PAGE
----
At one point during the latest move for my son, as I was schlepping yet another box from the truck to his apartment, I looked at him and proudly reminded him of my age.  He smiled and said, “I know mom, you and dad aren’t like other parents.”  Well, that may or may not be true, but I felt good knowing I’ve maintained my health and fitness and can enjoy an active life.  I plan to continue working towards greater strength and stamina and look forward to another physical challenge (though the next move will involve professionals!).

This last ten years has been one of incredible emotional growth for me, and for my family.  Our move to Nashville was difficult.  Much of the time I have felt like a small dinghy being blown about in a storm.  I’ve struggled to find my balance and today I am stronger for weathering it.  I’ve built a great life, found amazing friends, started a business and created a comforting home.  The toughest part these days is living away from my children.  In fact, each of us lives in a different city.  I’ve worried that leaving their childhood home would make them feel adrift as well.  I’ve come to realize that they are creating their own homes and building lives that is unique to each of them.  I also now, finally, understand that we are always a family, regardless of where we live.  When we come together, we are as we’ve always been, The Dab Family.  And, this weekend, they have all planned a wonderful family vacation to celebrate my birthday.  I am truly a lucky woman and have much for which to be grateful.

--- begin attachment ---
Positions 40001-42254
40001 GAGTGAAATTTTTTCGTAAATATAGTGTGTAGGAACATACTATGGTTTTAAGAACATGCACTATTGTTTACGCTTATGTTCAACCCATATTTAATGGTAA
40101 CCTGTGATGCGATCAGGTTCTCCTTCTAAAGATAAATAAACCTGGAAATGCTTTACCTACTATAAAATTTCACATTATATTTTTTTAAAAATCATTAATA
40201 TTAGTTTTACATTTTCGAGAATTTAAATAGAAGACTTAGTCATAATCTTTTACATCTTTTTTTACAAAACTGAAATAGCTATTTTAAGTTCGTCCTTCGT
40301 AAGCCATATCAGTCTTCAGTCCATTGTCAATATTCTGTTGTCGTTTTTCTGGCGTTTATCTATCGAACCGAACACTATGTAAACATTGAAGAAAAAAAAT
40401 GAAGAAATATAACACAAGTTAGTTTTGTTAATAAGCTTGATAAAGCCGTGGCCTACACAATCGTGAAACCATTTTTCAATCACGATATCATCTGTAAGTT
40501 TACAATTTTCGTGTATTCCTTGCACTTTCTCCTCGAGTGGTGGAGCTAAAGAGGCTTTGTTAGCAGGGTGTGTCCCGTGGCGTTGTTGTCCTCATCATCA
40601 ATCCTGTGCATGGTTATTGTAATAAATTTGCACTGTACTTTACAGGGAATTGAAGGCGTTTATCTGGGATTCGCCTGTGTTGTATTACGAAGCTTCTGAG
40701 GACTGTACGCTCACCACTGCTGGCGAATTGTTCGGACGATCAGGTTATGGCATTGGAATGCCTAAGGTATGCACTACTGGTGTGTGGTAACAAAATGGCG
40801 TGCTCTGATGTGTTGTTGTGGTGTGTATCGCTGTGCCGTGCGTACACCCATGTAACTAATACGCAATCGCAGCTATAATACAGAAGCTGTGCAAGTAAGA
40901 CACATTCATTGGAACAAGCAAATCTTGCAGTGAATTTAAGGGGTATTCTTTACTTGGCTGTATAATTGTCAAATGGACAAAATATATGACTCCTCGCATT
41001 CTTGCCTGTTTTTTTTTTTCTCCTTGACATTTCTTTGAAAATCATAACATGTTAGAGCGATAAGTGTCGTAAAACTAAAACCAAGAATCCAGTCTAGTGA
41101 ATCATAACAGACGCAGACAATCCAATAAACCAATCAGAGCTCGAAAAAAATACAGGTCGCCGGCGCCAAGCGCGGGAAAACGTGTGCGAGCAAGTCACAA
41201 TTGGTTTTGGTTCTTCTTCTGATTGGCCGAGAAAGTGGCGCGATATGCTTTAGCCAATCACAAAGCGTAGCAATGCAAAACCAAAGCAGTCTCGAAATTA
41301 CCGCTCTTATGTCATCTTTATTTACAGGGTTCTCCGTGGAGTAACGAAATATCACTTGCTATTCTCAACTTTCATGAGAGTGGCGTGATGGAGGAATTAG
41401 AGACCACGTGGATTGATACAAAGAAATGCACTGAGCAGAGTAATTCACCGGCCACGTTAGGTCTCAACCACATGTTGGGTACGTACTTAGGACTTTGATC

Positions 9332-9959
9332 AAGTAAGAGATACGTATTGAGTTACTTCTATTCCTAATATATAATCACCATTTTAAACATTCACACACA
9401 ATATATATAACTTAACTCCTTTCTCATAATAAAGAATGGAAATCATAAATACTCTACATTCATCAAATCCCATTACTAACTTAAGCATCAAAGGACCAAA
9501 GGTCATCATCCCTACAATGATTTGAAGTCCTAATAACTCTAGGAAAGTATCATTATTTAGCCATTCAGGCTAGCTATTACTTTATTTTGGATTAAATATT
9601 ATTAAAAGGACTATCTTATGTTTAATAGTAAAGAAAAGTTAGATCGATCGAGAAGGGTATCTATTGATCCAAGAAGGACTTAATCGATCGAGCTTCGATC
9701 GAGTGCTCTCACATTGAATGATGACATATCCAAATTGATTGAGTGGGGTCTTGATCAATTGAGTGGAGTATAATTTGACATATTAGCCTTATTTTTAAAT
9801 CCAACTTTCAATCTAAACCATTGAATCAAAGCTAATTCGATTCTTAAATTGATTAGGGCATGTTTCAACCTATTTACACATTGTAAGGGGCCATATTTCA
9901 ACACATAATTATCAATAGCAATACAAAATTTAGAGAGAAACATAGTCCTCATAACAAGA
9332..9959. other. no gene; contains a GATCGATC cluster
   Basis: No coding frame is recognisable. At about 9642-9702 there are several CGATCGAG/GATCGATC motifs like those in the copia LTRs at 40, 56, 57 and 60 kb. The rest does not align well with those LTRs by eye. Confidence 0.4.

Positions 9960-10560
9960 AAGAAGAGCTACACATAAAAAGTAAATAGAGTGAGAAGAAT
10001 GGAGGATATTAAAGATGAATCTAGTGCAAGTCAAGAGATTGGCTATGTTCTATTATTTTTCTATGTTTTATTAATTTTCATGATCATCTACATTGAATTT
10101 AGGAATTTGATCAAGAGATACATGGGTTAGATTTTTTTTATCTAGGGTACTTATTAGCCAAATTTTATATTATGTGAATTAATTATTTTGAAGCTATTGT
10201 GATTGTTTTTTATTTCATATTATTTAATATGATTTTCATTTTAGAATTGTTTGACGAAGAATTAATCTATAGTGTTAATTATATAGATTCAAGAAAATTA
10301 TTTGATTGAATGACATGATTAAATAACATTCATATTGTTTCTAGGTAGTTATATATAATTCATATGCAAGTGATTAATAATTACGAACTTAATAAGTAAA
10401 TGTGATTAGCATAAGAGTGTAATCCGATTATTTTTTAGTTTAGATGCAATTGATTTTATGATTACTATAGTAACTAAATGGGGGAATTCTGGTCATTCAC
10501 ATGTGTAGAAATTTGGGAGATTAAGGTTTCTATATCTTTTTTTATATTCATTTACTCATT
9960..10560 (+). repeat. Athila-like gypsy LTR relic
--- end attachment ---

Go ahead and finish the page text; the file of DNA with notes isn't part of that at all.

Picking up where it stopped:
And as for my garden, well, it’s a little out of control.  I have four rather large pumpkins developing, several spaghetti squash, gobs of cucumbers, bushels of tomatoes and some tired sunflowers.  The broccoli and cabbage have not thrived, but the jalapenos are doing great.  I’ve made a batch of fresh gazpacho and grilled some zucchini.  All in all, it’s been a successful summer season.

My hopes for my future have evolved, too.  I no longer wish for material things, bigger houses, more prestigious career moves.  Instead I wish to continue on the path I’m already traveling.  I wish for more years to enjoy my husband and children.  I wish for more joy, good health, connection to my community and my spirituality.  I wish for contentment and to recognize when I have enough and when I am enough.  I wish for these things for all of you, too.  Oh, and world peace (ref. “Miss Congeniality,”).